• Christine Grosart

Fool de Lauret - by Rich Walker

Updated: Feb 16



If you had told me that I was about to drive for two hours in 35C heat around the south of France looking for a cave, I would probably have believed you.

If you had also told me that we would have to walk through some bushes and undergrowth, up a precarious limestone wall, and then descend into a cave entrance while hanging on a rusty chain over a 50m high precipice, I would have still believed you. If you then added a simple fact that I would be doing this while wearing a Fourth Element 7mm semi-drysuit, I might have started to question the sense in the plan. Never mind though, in for a penny, in for a pound as they say.

The cave is called the Foux de Lauret and lies near the village of Lauret. Thats how it got its name, apparently. I don’t know what Foux means though.

Anyway, we arrived at the entrance, hanging on the rusty chain, to see a gate behind which is a small crawly tunnel. If you have heard me talk about caves before, you will know that crawling is almost my most favourite activity.

It comes second to hanging over a bottomless pit on a piece of wet string held to a slimy piece of rock by some sort of metal screw which looks a lot like something I had in a Meccano kit as a child. But I digress. The crawling is soon over and we arrive in large passageway. This is nice, impressive cave. I like it. Lots of meanders (s-shaped passage) follow where the water has worn it’s path through the rock and we end up at a clear blue pool. This is why I am wearing my semi dry suit. I jump in and try to cool off, but the suit is so good that no water comes in. I give the neck seal a pull and a pint of ice cold water shoots in, making my nipples... (oops, wrong blog).

Anyway, I swim over the pool to the other side, and carry on through the passage which remains very picturesque. There are more pools, which soon become canals requiring us to swim. Swimming in wellington boots sounds pretty easy (how hard could it be) but for some reason looks more like a valiant drowning attempt. I’ve swum a lot in my life, but the addition of wellies make me swim like a cat in a bag.

The French don’t seem to like getting wet, so there are lots of traverse lines hang in the roof of the cave. It must take hours for a group to cross these canals. Once out of the water, we soon come to a sharp left turn off the main passage, and rather than consider heading on a straight path, we turn off. We encounter rifts, traverse lines holes in the floor, and strange pegs hammered into the wall for us to stand on. You don’t to hang around on these pegs (or stemples as I’m informed they are known) as you can feel them bend under your weight. It’s not that there is a huge drop below you, just a gradually narrowing crack that with a decent drop would be sure to wedge you in good and proper. Keep moving.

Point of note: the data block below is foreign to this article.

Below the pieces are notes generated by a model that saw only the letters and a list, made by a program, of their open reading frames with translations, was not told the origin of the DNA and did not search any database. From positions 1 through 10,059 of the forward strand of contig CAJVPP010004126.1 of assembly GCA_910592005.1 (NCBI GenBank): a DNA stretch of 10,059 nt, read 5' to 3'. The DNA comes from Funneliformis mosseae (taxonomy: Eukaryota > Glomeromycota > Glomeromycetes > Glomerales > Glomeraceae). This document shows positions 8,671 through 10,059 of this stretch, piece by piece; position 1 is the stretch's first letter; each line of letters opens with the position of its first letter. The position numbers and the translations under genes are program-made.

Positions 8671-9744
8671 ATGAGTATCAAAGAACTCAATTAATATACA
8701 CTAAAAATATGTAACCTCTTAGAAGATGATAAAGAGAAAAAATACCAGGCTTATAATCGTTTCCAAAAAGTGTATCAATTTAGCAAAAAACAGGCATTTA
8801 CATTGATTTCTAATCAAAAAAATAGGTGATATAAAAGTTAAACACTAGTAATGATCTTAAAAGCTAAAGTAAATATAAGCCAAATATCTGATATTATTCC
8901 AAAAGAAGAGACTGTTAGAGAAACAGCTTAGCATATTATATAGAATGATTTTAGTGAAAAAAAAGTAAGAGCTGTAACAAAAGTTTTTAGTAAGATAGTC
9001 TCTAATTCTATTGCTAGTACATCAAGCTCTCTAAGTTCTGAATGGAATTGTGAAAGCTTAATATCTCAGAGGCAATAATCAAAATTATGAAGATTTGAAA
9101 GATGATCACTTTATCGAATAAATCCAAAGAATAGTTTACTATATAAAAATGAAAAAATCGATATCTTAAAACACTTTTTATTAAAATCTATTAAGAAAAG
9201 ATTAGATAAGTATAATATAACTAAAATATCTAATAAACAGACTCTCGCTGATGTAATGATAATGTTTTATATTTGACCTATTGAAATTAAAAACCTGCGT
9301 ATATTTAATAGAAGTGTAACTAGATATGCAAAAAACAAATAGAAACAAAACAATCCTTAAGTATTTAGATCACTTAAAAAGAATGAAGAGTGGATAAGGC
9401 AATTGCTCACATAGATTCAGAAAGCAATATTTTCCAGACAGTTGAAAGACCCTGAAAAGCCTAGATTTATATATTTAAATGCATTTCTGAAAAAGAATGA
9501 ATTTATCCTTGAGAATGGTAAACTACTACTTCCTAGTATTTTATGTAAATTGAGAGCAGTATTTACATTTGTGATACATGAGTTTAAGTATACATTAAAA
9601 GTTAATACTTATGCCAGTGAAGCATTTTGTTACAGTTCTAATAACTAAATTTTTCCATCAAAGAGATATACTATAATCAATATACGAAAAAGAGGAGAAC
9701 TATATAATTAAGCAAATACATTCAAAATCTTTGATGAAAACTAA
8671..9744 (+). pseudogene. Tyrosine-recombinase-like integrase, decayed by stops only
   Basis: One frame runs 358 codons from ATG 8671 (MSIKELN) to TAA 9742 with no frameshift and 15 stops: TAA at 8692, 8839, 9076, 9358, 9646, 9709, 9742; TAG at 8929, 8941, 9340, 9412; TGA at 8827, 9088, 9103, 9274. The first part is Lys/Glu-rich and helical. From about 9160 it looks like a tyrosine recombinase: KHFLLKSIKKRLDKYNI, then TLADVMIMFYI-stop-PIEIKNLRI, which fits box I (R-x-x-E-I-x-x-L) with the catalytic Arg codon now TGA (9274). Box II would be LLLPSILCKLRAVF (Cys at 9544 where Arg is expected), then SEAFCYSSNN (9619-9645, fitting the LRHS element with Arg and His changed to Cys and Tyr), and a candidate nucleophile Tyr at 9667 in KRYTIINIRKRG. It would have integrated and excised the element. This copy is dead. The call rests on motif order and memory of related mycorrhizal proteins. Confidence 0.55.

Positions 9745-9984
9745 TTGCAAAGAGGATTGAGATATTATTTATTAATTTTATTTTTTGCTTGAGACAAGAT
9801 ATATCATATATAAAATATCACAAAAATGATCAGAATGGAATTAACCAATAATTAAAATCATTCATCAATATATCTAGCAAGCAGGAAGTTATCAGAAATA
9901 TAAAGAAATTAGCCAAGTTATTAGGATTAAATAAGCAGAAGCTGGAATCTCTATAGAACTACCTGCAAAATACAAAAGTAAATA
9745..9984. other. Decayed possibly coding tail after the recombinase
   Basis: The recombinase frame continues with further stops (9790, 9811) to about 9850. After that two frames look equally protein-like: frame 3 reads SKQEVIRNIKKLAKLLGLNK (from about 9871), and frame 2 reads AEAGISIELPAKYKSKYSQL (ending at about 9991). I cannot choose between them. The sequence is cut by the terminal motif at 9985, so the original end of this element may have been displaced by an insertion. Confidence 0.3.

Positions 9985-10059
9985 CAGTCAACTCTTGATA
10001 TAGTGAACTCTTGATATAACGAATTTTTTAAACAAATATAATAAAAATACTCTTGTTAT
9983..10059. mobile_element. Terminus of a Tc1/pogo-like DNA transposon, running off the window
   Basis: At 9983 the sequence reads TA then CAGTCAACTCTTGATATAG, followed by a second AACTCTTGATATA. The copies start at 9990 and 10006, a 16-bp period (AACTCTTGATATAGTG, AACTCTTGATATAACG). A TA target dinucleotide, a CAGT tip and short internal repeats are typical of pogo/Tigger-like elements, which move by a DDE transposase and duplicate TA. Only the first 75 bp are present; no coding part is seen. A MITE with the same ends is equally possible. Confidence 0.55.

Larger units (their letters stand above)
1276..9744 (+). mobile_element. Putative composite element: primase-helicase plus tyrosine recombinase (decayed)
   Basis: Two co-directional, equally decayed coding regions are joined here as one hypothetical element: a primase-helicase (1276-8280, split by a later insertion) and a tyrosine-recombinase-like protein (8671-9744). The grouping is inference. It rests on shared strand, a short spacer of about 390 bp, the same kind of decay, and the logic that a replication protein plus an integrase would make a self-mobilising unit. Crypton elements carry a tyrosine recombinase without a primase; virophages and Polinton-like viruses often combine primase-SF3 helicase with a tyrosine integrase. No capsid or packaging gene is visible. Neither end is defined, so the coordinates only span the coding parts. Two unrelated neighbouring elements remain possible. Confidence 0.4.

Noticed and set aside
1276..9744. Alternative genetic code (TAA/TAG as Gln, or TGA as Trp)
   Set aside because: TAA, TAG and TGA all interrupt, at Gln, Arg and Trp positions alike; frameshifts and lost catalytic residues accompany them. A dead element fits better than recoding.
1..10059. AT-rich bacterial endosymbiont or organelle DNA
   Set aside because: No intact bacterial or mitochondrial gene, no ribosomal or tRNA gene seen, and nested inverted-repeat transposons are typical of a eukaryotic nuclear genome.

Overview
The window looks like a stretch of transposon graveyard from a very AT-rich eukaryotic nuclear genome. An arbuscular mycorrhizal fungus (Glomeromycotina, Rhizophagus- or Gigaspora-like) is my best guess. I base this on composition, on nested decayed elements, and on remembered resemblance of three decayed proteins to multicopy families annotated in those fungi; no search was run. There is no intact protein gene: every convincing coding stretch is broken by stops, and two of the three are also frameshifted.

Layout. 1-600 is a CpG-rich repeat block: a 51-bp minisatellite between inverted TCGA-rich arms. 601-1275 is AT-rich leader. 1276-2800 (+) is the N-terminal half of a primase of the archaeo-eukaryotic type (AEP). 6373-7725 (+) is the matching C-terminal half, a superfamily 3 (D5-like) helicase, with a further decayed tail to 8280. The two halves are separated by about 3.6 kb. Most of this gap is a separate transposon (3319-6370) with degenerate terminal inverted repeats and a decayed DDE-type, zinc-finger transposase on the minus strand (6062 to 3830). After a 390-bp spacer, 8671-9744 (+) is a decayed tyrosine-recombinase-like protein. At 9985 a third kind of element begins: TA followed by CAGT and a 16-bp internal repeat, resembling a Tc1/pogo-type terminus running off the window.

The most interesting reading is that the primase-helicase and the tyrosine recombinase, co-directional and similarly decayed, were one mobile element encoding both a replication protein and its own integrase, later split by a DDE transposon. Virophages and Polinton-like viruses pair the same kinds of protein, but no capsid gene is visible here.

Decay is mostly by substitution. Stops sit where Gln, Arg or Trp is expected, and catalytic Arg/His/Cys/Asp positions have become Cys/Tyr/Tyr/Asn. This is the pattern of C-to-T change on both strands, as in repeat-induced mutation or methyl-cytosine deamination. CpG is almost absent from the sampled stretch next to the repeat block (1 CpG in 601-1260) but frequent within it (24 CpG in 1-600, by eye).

Maybe we shouldn’t have turned off the main road. We come to a rather complex bit involving a rope and a long drop (see above). This was not supposed to be there, or maybe it was us that wasn’t supposed to be there, so we turned round and headed back to our turn-off point. And off we go again. This started to look more promising. More canals to swim in - great fun. I am developing a technique to swimming which resembles a cat that has just escaped from a bag, so I’m making progress.

People start climbing up out of the canal to try to find the legendary gour pools, which are apparently some of the most beautiful formations in the cave. Gour pools have been formed by crystalline deposits over millions of years, and resemble Asian rice terraces, but underground and sparkly. Water cascades down them when the river is flowing. Christine was determined to take photos, so we continue to hunt.

We come to what looks like the end of the canal, which makes little sense as these things don’t just stop. Further inspection shows that there is a tiny airspace over the water, maybe 3cm high and I fancy I can see the passage enlarging on the other side. I suggest that Jarvist goes through. I now know that it is possible for a human to make a snorkel with their lips.

I am banned from going through this delightful feature - I object for a moment to show some form of resistance and retain some level of manhood, then concede that I wouldn’t want to worry Chris. Ego intact, we turn and leave Jarvist and now Gerick to make snorkels with their lips and slither out.

My swimming technique is now so good that my trusty tripod that I have owned for 20 years fell out of my bag on the swim home. 10 minutes of touchy feely in the mud bottom of the canal failed to retrieve it. Oh well - it has served a long and useful life.

The exit was uneventful and took around an hour. The pools allowed us to flush the wetsuits from “heating fluid”.

Back out of the cave, up the rusty chain, down the limestone precipice and through the bushes put us back at the car and we decided to head off for a pizza. St Bauzille has a row of pizzerias along the waterside and makes an excellent place to stop for food, if you get there before 9pm.

9.05pm and you’re screwed, especially if you smell of heating fluid. There was one place left open that would sell us a takeaway pizza, on the condition that we waited outside in the garden.

We weren’t going to argue ;-)


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